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The Marlins need to bolster their 2017 rotation

In a division that features pitching staffs full of All-Stars and Cy Young candidates, Miami must revamp their rotation in order to compliment an offense that has great potential.

Neville E. Guard-USA TODAY Sports

Let's be real. To replace the characteristics that made Jose Fernandez great (both on and off the field) is virtually impossible.

It is extremely rare to find a player who embodies the best possible combination of athletic and personable traits that made him as special as he was while he was here. This article is not about how the Marlins should search far and wide until they find someone that they believe will fill the void that now exists in José's absence. That void will never be filled.

It is, however, about facing the harsh reality that the Marlins rotation was never good enough to truly compete with their surrounding competition. Of the starting pitchers they have heading into 2017, none of them finished in the top 25 for fWAR (wins above replacement) in the National League, let alone the entire MLB. Within that top 25, the Mets had Noah Syndergaard (6.5) and Bartolo Colon (2.9), who finished first and eighteenth, respectively. The Nationals' had Max Scherzer (5.6), Tanner Roark (3.2), and Gio Gonzalez (2.9) also placing within that top 25. The Braves had Julio Teheran (3.2), while the lowly Phillies even had Jeremy Hellickson (3.2) and Jerad Eickhoff (2.9). Who was the closest Miami pitcher in comparison to their NL East cohorts? Tom Koehler, who placed 28th in WAR at 1.1. And if we look at ERA for starting pitchers, it's a very similar situation. Even if you expand it to looking at the top 30 N.L pitchers in ERA, the only 2017 Marlins starter within that dataset is also Tom Koehler, who posted a 4.33 mark. Obviously, if Adam Conley had enough innings in 2016 to qualify for the official rankings of these stats, he would surpass Koehler in both ERA and fWAR. However, this would not be by very much at all. Conley pitched to the tune of a 3.85 ERA with just a 1.4 fWAR to match.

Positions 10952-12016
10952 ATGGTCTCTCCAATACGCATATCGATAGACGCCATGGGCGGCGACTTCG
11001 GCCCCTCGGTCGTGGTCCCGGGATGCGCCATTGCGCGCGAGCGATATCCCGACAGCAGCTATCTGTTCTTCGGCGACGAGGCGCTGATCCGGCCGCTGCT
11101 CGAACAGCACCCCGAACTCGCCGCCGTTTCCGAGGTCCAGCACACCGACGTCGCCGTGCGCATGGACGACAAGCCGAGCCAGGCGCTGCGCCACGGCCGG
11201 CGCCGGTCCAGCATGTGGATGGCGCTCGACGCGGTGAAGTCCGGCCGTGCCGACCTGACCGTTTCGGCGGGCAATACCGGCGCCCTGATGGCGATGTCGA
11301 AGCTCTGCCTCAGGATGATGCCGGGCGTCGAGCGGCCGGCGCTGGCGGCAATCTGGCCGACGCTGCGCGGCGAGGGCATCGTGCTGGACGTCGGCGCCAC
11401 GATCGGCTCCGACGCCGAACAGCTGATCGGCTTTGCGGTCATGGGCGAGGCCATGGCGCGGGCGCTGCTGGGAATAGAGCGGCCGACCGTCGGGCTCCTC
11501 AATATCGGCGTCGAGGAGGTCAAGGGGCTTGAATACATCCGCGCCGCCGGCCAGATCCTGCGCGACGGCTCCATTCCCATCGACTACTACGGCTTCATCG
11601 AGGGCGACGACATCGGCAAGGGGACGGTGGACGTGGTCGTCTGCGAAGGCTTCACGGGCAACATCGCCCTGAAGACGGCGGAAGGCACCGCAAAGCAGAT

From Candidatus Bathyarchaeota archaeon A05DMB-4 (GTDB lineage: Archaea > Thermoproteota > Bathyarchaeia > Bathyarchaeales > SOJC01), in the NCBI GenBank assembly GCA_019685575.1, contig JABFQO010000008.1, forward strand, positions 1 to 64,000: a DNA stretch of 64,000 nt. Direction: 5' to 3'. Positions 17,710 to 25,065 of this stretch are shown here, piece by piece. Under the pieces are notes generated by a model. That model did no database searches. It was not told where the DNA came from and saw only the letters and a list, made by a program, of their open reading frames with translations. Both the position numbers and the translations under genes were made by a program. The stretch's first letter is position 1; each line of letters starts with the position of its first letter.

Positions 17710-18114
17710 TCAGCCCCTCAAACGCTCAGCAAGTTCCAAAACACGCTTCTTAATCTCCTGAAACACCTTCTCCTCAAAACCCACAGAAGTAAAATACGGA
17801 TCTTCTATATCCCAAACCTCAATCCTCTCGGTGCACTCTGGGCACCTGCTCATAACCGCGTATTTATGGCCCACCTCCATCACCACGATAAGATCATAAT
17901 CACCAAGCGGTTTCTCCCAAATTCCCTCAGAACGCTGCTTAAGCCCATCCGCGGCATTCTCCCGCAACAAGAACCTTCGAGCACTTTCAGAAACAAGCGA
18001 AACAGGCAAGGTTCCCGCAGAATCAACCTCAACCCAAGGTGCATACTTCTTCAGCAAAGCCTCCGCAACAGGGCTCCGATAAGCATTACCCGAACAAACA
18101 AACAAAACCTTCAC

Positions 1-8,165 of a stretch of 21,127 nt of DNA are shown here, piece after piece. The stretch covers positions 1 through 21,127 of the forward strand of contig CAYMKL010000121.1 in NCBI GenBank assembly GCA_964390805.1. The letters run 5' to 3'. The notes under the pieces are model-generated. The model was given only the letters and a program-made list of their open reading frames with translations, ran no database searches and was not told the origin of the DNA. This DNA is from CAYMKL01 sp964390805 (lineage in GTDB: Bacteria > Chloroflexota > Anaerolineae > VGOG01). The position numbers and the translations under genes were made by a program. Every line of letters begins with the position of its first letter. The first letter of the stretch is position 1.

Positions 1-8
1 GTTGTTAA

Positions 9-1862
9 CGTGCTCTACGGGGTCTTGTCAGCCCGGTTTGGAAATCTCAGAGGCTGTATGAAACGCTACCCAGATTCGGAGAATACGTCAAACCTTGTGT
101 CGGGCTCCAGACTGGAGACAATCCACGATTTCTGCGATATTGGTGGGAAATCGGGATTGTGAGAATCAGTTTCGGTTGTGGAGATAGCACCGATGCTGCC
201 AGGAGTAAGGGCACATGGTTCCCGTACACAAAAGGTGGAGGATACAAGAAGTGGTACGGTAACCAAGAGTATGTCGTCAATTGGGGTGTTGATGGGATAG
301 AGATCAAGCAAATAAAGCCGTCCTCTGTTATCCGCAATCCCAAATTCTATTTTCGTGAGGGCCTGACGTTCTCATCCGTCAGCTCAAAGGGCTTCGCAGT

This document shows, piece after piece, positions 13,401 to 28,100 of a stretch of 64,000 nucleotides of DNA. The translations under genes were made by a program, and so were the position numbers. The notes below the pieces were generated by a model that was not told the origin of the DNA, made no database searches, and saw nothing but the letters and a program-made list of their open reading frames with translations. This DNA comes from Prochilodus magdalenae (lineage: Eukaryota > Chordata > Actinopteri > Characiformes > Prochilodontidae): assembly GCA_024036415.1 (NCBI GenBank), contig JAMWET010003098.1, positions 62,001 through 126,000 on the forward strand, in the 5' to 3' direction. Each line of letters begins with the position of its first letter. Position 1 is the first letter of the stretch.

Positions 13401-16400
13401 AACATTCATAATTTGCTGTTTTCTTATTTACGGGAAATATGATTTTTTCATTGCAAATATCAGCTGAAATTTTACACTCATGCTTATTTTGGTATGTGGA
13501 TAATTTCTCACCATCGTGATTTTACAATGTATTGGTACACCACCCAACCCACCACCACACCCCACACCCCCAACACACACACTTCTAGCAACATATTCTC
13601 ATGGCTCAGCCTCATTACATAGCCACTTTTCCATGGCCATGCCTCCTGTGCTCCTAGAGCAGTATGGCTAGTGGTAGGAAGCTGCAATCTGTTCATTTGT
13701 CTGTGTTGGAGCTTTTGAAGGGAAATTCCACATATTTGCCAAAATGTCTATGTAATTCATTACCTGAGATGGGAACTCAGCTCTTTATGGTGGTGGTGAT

Are Conley and Koehler amongst the absolute worst pitchers in baseball? Absolutely not. But they are a far cry from being among the best. The point is that if those two pitchers are the best that the Marlins have to offer for 2017 (in reference to their starting rotation), then they're in trouble.

So, who's out there?